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Cancer Risk in Serrated Polyposis Syndrome and Sporadic Sessile Serrated Lesion Patients and Their Relatives

Douglas K. Rex, MD, MASGE reviewing Kanth P, et al. Am J Gastroenterol 2021 Dec 10.

This study used the Utah Cancer Registry to examine cancer risk in patients with serrated polyposis syndrome (SPS) and their relatives as well as patients with sessile serrated lesions (SSLs) and their relatives. There were 59 patients with SPS, 754 patients with sporadic SSLs, and 1624 controls. 

The risk of colorectal cancer (CRC) in the patients with SPS was increased (relative risk [RR], 10.68) with all of those cancers being diagnosed at the initial colonoscopy. First-degree relatives (FDRs) of patients with SPS had an RR of 5.54 for CRC. Tumors were proximal in 40% of patients with SPS and 33% of their FDRs. The FDRs of patients with SPS had a more than 2-fold increased risk of any-site cancer, but the finding was suspect because the relatives had an older mean age than the patients (70 vs 59 years) and the patients themselves did not have an increased risk of extracolonic cancers. 

With regard to sporadic SSLs and the risk of CRC and extracolonic cancers in patients and their relatives, the results were inconclusive. One result indicated an increased risk of prostate cancer in patients with SSLs, and FDRs of these patients had increased CRC risk if the patient also had adenomas.


Comment:

Important results from this study that have previously been identified include the finding that the risk of CRC in patients with SPS after initial clearing is low, suggesting we can expand surveillance intervals once the polyp burden is substantially reduced. Second, half or more of the cancers in patients with SPS and their relatives were in the left side of the colon, so detailed clearing of the left-sided colon is an important part of colonoscopy in patients with SPS and their relatives. Third, patients with SPS should be advised to inform their relatives of increased CRC risk and the need for colonoscopy. More data are needed to understand the risk of cancer in FDRs of patients with SSLs.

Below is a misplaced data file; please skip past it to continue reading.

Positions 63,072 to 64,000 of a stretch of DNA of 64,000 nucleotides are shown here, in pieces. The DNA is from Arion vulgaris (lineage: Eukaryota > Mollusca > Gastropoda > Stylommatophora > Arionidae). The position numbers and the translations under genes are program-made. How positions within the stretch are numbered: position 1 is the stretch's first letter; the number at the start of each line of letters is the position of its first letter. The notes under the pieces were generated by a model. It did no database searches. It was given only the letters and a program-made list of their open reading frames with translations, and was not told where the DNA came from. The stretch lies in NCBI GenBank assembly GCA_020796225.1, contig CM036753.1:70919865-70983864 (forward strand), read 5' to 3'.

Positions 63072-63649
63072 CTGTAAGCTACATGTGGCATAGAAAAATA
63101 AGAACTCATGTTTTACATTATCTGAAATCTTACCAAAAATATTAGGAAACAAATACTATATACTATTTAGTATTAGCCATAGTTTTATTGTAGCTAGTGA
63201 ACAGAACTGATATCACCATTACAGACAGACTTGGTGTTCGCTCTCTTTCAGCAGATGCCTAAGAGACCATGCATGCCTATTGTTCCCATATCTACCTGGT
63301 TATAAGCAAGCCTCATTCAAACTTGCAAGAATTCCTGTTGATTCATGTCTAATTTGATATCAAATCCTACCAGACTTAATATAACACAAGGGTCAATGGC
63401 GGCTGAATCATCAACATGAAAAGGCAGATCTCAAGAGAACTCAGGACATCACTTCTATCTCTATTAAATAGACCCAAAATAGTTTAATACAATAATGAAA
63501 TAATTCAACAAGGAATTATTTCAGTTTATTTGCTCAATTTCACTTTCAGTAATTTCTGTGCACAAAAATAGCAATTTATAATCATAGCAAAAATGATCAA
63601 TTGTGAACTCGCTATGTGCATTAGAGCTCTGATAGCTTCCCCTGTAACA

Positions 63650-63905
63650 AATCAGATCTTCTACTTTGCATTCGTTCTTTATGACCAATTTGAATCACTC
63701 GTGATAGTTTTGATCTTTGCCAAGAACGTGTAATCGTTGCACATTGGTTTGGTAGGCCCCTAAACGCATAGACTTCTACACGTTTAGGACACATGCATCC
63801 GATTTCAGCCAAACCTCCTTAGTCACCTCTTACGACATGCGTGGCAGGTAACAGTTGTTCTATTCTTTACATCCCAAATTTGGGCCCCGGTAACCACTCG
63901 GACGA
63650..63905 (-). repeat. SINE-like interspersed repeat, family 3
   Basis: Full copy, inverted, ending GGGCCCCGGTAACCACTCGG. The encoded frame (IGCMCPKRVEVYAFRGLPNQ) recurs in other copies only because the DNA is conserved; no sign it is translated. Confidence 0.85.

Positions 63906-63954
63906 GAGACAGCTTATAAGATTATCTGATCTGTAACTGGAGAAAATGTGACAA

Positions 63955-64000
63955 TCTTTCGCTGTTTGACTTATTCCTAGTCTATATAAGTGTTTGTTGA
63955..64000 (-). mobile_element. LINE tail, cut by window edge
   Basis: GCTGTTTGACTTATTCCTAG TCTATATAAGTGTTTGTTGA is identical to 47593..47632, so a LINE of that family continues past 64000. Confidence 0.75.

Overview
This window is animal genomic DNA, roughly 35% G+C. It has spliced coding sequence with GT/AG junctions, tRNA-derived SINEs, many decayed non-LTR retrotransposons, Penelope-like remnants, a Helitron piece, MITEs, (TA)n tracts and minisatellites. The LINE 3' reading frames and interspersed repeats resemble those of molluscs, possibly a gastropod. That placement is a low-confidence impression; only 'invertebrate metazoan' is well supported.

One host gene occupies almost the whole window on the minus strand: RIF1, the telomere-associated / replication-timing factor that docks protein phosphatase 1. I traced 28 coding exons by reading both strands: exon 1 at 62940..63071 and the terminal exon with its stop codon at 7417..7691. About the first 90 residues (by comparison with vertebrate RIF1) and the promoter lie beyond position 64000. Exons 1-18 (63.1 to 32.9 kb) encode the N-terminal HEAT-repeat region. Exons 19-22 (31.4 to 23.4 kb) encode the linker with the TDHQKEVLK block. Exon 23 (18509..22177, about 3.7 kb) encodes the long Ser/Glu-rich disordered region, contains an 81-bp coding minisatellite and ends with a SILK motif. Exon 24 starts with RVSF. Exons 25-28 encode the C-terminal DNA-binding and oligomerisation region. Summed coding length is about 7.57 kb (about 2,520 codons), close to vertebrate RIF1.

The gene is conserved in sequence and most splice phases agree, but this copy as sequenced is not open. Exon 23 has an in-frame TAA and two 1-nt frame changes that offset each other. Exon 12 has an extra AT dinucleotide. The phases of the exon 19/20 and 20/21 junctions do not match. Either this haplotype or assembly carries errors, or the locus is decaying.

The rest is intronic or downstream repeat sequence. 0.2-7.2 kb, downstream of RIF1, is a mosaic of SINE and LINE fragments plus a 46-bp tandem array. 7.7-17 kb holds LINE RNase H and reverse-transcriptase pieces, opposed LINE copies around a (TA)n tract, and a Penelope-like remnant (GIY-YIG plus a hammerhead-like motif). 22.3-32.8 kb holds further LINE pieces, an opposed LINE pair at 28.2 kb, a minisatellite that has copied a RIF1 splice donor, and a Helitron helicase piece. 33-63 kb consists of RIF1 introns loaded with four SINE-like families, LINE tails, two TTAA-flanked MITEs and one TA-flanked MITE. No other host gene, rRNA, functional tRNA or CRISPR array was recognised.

Note to readers: At the time we reviewed this paper, its publisher noted that it was not in final form and that subsequent changes might be made.
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Douglas K. Rex, MD, MASGE

Bio and Disclosures

Citation(s):

Kanth P, Yu Z, Keener MB, et al. Cancer risk in patients with and relatives of serrated polyposis syndrome and sporadic sessile serrated lesions. Am J Gastroenterol 2021 Dec 10. (Epub ahead of print) (https://doi.org/10.14309/ajg.0000000000001572)
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